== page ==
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Humiliation and the Inertia Effect: Implications for Understanding Violence and Compromise in Intractable Intergroup Conflicts

By Jeremy Ginges and Scott Atran


We investigated the influence of humiliation on inter-group conflict in three studies of Palestinians living in the West Bank and Gaza. We demonstrate that experienced humiliation produces an inertia effect; a tendency towards inaction that suppresses rebellious or violent action but which paradoxically also suppresses support for acts of inter-group compromise. In Study 1, Palestinians who felt more humiliated by the Israeli occupation were less likely to support suicide attacks against Israelis. In Study 2, priming Palestinians with a humiliating experience caused fewer expressions of joy when subsequently hearing about suicide attacks. In Study 3, Palestinians who felt more humiliated by peace deals were less likely to support those deals, while Israeli symbolic compromises that decreased feelings of humiliation increased support for the same deals. While the experience of humiliation does not seem to contribute to political violence, it does seem to suppress support for conflict resolutio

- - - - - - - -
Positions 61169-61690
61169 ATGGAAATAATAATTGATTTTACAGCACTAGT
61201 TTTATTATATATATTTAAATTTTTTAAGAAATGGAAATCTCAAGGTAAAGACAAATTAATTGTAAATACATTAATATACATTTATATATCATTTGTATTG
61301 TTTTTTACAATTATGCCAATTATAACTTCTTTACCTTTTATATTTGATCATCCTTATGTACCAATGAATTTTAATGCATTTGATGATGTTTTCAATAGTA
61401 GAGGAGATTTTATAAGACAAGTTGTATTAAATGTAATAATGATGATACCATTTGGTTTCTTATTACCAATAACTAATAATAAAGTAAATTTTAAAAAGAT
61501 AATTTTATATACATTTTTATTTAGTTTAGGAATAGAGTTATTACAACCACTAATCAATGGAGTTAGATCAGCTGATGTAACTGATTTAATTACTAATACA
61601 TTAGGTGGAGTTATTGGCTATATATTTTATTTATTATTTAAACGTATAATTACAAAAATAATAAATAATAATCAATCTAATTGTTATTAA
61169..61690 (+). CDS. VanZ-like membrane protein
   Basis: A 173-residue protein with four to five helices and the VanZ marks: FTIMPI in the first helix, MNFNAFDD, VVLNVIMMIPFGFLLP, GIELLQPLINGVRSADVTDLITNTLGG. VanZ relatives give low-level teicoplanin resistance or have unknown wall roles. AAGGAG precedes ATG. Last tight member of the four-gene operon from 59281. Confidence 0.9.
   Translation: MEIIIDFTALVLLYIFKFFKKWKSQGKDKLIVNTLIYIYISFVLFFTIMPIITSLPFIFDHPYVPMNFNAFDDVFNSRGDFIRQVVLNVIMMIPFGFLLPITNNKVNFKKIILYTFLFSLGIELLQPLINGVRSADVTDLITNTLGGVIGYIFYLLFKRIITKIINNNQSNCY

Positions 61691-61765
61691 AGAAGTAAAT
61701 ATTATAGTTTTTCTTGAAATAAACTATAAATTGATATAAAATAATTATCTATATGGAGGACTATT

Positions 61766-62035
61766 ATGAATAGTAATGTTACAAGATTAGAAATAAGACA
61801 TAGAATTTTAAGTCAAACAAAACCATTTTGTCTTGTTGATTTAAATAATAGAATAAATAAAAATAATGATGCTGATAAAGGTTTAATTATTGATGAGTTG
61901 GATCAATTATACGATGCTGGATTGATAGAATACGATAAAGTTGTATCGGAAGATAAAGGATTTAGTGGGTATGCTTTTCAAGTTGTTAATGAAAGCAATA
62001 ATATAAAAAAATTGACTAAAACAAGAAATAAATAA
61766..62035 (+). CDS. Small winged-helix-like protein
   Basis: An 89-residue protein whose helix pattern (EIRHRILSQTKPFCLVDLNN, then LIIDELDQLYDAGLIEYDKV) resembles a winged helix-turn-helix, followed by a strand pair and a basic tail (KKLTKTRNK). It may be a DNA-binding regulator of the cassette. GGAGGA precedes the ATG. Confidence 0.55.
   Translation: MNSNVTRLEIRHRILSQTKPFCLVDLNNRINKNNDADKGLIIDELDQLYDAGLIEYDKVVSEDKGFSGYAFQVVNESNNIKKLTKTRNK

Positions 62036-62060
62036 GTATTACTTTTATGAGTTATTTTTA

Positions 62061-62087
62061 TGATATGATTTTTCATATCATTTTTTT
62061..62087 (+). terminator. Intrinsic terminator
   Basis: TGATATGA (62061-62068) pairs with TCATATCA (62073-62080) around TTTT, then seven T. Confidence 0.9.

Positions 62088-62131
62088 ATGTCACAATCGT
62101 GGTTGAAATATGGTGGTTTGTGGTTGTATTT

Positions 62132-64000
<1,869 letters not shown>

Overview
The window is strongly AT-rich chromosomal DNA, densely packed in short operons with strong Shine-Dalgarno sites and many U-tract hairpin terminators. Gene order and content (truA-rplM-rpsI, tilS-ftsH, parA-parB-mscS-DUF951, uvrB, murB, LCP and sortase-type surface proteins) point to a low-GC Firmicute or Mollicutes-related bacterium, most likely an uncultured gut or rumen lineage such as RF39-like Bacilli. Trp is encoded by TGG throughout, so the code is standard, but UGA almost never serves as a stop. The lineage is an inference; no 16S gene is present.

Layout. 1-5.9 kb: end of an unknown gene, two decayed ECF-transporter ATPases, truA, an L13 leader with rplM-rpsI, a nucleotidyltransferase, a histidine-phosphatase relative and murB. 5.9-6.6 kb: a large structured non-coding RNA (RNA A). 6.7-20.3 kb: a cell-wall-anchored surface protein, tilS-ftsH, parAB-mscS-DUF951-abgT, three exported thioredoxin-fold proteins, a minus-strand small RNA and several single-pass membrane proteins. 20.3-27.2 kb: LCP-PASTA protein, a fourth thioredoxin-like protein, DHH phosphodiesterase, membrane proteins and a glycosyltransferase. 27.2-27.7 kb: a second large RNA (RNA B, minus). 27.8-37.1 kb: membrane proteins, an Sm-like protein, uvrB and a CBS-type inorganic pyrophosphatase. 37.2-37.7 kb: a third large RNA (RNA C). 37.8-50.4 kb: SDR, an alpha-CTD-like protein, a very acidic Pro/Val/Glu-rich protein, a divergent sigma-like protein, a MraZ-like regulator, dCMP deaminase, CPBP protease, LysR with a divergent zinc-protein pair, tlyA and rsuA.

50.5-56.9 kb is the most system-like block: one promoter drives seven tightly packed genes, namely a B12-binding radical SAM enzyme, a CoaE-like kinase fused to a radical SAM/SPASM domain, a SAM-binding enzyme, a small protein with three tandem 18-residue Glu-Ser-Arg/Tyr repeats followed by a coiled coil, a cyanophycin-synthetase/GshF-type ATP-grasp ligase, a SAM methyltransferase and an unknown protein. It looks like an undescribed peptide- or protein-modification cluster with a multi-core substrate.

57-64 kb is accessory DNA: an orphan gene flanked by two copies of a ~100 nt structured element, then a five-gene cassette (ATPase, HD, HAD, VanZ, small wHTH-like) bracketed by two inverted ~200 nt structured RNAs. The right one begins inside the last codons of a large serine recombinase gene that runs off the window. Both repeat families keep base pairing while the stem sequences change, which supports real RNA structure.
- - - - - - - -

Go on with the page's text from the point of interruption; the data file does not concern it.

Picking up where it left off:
Topics:, [ SHS.PHIL.ACTION ] Humanities and Social Sciences/Philosophy/domain_shs.phil.action, [ SHS.PHIL.MIND ] Humanities and Social Sciences/Philosophy/domain_shs.phil.mind, [ SCCO.COGPSY ] Cognitive science/domain_scco.cogpsy, [ SCCO.PSYEMO ] Cognitive science/domain_scco.psyemo, [ SCCO.REASONNING ] Cognitive science/domain_scco.reasonning, [ SHS.ANTHRO-SE ] Humanities and Social Sciences/Social Anthropology and ethnology, [ SHS.SCIPO ] Humanities and Social Sciences/Political science, [ SHS.SOCIO ] Humanities and Social Sciences/Sociology
Publisher: Brill Academic Publishers
Year: 2008
OAI identifier: oai:HAL:ijn_00505189v1

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